The NSSL website uses Google Analytics web analytics software and the DigitalGov.gov search engine (for searching for information within the NSSL website). When you browse through this website, read pages, or perform searches, these services will gather and store certain information about your visit automatically. This information does not identify you personally. We use this information to help us make our site more useful to visitors—to learn about the number of visitors to our site and the types of technology our visitors use.
We do not collect personally-identifiable information unless you choose to provide it to us. If you provide us with personally identifiable information, for example by sending an email or by filling out a form and submitting it through our website, we use that information only to respond to your message and to help us provide you with the information and services that you request. We may forward your email to the government employee who can best respond to your request.
We encourage public interaction and communication about the content we post on our blogs and social media accounts. However, this does not imply that NSSL agrees with or accepts the content, opinions, or views expressed within any public comment. The person who posts a comment is solely responsible for the content of the comment.
While we do not discriminate against views or opinions posted to our blogs or social networking accounts, we reserve the right to remove any comment. A comment will not be edited or modified to remove unacceptable content; the entire comment will simply be deleted. Some of the reasons we may remove a comment are listed below:
- Abusive, vulgar, obscene, racist, threatening, or harassing comments
- Libel, slander, or personal attacks of any kind, including the use of offensive terms that target specific individuals or groups
- Clearly off topic
- Spam, including content that promotes products or services or contains gratuitous links (links or references to other NOAA webpages or federal government sites are acceptable)
- Political campaigning or lobbying
NSSL is committed to using plain language in information for the public. Our information is relevant to many groups, and plain language makes the information even more useful. The Plain Writing Act of 2010 requires all federal agencies to write plainly when they communicate with the public, and NSSL is taking steps to use plain language in any document that communicates our work to the general public.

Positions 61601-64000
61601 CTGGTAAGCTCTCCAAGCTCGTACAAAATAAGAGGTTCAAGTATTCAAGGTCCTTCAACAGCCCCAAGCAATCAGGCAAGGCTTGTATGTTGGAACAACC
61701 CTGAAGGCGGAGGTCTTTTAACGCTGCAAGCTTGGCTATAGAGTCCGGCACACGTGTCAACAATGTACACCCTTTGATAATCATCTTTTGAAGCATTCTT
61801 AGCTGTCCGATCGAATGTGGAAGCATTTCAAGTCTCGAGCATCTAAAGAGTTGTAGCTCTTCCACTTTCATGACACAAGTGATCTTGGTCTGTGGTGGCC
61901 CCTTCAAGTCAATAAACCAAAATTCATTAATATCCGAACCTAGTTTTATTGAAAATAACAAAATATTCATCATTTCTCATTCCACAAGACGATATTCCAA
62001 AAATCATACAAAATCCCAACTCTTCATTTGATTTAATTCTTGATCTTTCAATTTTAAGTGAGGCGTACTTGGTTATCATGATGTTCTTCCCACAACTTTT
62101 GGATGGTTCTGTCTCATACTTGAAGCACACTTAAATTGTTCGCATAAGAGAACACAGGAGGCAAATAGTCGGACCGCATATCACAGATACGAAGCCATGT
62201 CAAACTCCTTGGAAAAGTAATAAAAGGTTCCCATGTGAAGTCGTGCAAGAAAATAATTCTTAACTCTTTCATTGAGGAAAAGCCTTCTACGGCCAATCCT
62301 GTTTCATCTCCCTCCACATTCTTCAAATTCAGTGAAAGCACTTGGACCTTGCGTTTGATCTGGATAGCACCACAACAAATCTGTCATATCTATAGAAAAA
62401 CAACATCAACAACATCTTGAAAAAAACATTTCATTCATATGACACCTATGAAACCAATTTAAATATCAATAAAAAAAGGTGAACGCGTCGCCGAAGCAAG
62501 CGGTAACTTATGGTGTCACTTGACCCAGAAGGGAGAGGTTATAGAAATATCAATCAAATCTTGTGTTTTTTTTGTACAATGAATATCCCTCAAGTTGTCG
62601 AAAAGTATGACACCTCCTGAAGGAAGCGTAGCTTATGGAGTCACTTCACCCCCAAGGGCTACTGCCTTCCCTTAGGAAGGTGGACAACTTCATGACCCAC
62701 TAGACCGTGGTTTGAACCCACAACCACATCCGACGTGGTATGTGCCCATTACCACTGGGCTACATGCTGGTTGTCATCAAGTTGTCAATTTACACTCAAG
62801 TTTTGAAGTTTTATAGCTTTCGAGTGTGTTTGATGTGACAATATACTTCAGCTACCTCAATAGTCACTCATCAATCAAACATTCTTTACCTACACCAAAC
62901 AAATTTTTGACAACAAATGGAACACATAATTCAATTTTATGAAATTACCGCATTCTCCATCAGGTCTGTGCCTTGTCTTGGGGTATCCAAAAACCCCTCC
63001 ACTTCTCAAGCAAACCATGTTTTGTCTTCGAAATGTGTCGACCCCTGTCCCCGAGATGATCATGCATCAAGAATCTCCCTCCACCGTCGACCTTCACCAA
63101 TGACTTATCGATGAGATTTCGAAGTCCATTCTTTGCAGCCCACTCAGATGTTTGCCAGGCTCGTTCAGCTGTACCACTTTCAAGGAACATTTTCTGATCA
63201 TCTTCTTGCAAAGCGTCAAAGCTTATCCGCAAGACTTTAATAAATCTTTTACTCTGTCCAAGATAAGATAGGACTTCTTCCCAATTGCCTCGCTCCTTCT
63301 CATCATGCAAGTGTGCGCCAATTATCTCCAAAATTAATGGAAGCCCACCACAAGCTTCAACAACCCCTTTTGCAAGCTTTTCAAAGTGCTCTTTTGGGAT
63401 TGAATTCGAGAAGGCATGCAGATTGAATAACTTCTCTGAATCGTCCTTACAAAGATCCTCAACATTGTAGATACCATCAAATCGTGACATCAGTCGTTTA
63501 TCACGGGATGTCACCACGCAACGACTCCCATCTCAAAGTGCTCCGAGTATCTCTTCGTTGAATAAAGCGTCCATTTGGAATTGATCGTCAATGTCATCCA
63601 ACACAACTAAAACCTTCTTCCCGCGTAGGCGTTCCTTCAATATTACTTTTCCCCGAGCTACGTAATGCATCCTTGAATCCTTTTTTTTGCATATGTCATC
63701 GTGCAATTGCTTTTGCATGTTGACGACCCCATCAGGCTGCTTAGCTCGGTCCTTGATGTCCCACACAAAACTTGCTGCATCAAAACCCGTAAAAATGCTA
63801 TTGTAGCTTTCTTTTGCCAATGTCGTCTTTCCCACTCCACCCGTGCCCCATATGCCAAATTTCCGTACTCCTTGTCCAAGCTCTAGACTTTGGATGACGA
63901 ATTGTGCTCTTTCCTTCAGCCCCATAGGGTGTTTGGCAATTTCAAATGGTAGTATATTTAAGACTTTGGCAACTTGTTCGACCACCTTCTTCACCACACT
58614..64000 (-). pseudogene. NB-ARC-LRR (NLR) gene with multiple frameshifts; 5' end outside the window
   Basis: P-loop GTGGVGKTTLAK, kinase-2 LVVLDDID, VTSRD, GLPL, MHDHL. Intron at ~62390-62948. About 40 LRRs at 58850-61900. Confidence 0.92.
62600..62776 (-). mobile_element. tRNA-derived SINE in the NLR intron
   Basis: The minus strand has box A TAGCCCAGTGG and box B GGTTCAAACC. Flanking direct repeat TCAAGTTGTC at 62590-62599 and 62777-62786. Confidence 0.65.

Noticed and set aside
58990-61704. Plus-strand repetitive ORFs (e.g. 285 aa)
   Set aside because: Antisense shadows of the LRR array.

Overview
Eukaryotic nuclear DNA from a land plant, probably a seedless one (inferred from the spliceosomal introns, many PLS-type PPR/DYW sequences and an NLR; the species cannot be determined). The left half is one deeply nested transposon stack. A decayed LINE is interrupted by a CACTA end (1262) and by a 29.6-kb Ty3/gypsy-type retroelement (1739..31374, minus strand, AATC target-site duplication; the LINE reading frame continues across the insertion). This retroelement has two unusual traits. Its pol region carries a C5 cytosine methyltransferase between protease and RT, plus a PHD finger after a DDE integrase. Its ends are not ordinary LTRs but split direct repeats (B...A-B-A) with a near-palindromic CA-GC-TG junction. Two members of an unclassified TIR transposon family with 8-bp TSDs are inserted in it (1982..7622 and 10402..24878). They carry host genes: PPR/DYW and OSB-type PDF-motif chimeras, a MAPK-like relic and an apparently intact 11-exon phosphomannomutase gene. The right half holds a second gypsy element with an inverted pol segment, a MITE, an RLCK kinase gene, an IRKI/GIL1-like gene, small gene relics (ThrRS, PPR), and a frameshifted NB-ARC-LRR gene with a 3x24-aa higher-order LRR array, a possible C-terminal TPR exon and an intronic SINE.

View the Plain Writing Plan
You can see the plain writing plan from the U.S. Department of Commerce. NSSL is a part of DoC, and we are following this plan. DoC releases annual reports that provide an overview of the implementation efforts made by agencies within that department.
Let Us Know How We're Doing
We need your help to comply with this Act! You can help us meet our plain language goals by letting us know when we fall short. Tell us if you have trouble understanding our documents or the pages on our website by sending an email to NSSL Outreach at NSSL.Outreach@noaa.gov.
These file types require additional software to view the content through your browser. If it is not already installed, you can download any of the following applications free from their publishers by clicking on the links below. Follow the installation instructions provided for each application.
- Adobe Acrobat Reader is required to read Portable Document Format (pdf) files.
- Google Earth is a free 3-D interface required to view .kmz files that combine satellite imagery, maps and Google Search.
Some photos on this site are used under CC BY_SA 3.0 licensing. These are indicated in the photo caption or watermark.
Many of the photos on this site are the work of NSSL's chief video and still photographer, James Murnan.